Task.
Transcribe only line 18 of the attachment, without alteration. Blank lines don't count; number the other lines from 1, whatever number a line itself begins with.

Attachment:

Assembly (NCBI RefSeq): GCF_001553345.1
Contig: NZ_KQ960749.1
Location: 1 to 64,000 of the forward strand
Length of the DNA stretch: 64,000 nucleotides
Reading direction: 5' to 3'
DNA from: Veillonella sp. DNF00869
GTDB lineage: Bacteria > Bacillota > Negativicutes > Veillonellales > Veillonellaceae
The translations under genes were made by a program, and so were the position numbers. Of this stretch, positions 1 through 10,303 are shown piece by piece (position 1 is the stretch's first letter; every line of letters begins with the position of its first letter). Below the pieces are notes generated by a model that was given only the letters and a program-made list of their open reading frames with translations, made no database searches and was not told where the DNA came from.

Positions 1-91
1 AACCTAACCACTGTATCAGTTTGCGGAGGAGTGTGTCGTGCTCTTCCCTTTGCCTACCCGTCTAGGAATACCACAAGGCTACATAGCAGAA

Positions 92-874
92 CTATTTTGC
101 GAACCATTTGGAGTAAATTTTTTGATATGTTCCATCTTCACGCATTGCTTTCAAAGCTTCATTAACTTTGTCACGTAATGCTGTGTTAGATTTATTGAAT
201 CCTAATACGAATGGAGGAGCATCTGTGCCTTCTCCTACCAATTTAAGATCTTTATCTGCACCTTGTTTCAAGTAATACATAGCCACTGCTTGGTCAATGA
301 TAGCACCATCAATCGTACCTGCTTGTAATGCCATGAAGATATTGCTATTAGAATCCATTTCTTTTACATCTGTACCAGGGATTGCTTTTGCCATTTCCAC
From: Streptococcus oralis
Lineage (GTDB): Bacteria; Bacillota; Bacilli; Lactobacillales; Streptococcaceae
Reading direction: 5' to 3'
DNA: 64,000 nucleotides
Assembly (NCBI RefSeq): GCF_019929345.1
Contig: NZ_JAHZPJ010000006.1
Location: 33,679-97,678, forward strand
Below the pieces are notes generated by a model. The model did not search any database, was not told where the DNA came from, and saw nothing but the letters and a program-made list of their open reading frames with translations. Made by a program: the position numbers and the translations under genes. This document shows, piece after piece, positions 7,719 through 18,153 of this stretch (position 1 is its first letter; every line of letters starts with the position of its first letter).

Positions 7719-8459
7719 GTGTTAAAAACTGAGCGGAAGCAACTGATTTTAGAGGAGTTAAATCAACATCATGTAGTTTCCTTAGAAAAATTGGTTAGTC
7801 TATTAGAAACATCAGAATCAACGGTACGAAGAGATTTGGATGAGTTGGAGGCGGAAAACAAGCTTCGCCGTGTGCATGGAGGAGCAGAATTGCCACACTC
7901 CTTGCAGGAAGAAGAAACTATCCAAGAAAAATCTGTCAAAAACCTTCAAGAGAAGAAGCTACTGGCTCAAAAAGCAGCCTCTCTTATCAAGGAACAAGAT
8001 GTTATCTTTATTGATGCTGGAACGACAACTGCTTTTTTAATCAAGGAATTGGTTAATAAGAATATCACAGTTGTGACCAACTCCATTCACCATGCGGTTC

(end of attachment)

Reading direction: 5' to 3'